* June 2009, The Yelm City Council implemented a water rate increases for an updated Water System Plan. The mayor said purpose of the Water Rate increase is to meet debt service obligations and will be solely used to keep Fund 401 in-status [an operational and maintenance fund]. Staff Representative Stephanie Ray said the City Council can raise rates for operations as they see fit – the last time there was a water rate increase was in 2003. She added there was a need to raise rates to keep up with operational costs.
* September 29, 2009, Thurston County Commissioners briefed on the Yelm water issues. Commissioners Cathy Wolfe, Sandra Romero and Karen Valenzuela requested this briefing from Thurston County and Ecology Staffs and were all very interested and engaged in learning about the nuances of what Commissioner Romero described as one of the most critical issues in the years to come for government. Commissioner Romero asked why the Commissioners were not notified of nor did the County respond to the City of Yelm MDNS during the public comment period.
* December 2011, WA Supreme Court overturns city’s appeal, Yelm loses water case. In a stunning 7-2 decision written by Justice Charles Wiggins and finalized January 2012, “the Supreme Court held that Knight established that the land use decision is likely to prejudice her water rights and satisfies the statutory standing requirement.” The City of Yelm had approved 5 development plats without proving the city had water rights availability at the time of plat approval. Knight pressed the city to follow the process, arguing that not doing so would have adversely impacted her senior water rights downstream of the development.
* March 12, 2012, Yelm water rights not a ‘Slam Dunk.’ On November 18, 2011, Sara Foster submitted an Appeal against the City of Yelm and the Dept of Ecology to stop the pumping of 942 acre feet of water, every year for 20 years, from the aquifer. Ecology had just rubber-stamped Yelm’s Mitigation Plan and the city was approved to begin pumping. This amount would have had a huge environmental impact to the aquifer. It means wells in a vast surrounding area [outside of Yelm city limits] could drop in static level and property owners would have to drill new wells. In 2009, the Yelm community became aware of this same Mitigation Plan submitted to Ecology, and wrote over 85 letters in protest, which was subsequently withdrawn.
* May 2012, Council purchases golf course water rights for $151,000. [City staffe]r Stephanie Ray reported the settlement agreement would settle proposed potential litigation on water rights that were owned by Tahoma Valley Golf and Country Club and were subsequently transferred to the City of Yelm for municipal water use. The City had been working with Tahoma Valley Golf and Country Club for the previous few months to come to an equitable and fair resolution to the transfer of these water rights that were already put to beneficial use. Councilmember McGowan feels the agreement is fair for both parties involved but does not feel that the public was properly notified and will not be voting on this item for that reason. 5-AYES, 1-NAY (MCGOWAN). CARRIED. $151,000 = 77 afy of water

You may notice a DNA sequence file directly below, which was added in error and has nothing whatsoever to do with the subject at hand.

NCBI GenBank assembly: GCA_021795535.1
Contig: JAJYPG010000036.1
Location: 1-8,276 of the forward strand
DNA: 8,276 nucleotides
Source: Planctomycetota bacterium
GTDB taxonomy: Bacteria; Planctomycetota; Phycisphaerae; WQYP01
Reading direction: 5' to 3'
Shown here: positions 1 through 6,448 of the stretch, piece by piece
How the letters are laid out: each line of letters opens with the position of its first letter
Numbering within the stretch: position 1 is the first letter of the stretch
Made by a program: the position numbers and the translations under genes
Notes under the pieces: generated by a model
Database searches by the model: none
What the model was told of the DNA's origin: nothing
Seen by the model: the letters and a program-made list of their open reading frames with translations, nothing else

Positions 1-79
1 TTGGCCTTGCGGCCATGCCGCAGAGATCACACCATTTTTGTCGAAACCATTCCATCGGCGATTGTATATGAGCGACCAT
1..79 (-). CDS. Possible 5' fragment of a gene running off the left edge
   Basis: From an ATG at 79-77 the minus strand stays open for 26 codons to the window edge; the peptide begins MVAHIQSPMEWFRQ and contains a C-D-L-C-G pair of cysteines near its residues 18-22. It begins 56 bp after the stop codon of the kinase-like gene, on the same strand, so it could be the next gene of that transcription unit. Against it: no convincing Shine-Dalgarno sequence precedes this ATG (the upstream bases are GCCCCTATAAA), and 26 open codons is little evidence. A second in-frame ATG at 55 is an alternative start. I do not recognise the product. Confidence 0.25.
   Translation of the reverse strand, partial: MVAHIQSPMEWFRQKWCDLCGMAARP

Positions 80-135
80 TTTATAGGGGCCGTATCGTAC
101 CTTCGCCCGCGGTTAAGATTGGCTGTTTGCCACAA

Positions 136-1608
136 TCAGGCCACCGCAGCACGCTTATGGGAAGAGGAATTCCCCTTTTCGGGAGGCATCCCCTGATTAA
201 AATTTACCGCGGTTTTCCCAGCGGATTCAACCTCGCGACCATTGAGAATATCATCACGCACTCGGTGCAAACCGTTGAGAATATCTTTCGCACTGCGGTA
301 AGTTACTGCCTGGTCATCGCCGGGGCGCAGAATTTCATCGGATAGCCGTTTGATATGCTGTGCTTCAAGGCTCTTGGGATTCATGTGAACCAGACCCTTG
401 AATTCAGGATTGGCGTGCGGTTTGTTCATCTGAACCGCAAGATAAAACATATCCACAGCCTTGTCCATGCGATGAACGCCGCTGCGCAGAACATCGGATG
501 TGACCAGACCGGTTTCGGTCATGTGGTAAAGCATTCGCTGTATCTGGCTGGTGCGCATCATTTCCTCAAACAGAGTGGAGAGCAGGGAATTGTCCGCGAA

* June 2013, City of Yelm water rights appealed by local citizen Sara Foster. Yelms water rights, which were granted by the Department of Ecology and affirmed by the Pollution Control Hearings Board in March, were appealed by Yelm resident Sara Foster. The appeal was to be heard in Thurston County Superior Court. Fosters lawyer was Patrick Williams, from the Center for Environmental Law & Policy (CELP) in Seattle.
* June 2014, NVN: “Foster Appeals Yelm Water Right Ruling” “Southwest Yelm Well: Citizen Seeks Direct Review by State Supreme Court” Steven Wyble wrote this in the Nisqually Valley News: “Yelm resident Sara Foster has appealed a recent court ruling affirming the city of Yelms water rights. Foster is seeking direct review to the state Supreme Court. If the Supreme Court decides not to take the case, it will go to the Court of Appeals.”
“For a second time, the Washington State Supreme Court has ruled the Department of Ecology was wrong to cite an overriding public interest in permanently redistributing rights in a water-short basin.
The court ruled 6-3 Thursday that DOE erred when it permitted the Western Washington city of Yelm to draw more groundwater to accommodate growth.
The withdrawal would have put the basin’s rivers and creeks at risk of occasionally falling below state-mandated minimum flows, a water right senior to Yelm’s new right.
DOE argued that the move was in the public’s interest and that a mitigation plan would actually enhance the environment. Yelm resident Sara Foster, who feared the city’s withdrawal would harm her domestic well, sued and received support from the Center for Environmental Law and Policy and the Carnegie Group, a Thurston County landowners’ organization.
Writing for the majority, Justice Charles Johnson dismissed the mitigation plan as irrelevant and said a growing city was hardly unusual.
He stated that overriding public interest could only justify temporary water withdrawals. Using it to support a permanent transfer of water rights was ‘an end-run around the normal appropriation process, he wrote. Read more
“The Yelm Farmers Market will be extending the market days into November and December, the dates are November 7th , November 21st , December 5th and December 21st. We hope everyone will come out and do some of their holiday shopping at the market and help support our local vendors through the holiday season.” Read more
Editor’s note: Just one of the fine Yelm Farmers Market vendors I visited this season was Shannon, owner of BasketCaseNW [Facebook access: basketcasenw]. Available this weekend at the Farmers Market in Yelm as well as the LeMay Fall Bazaar at Marymount in Spanaway.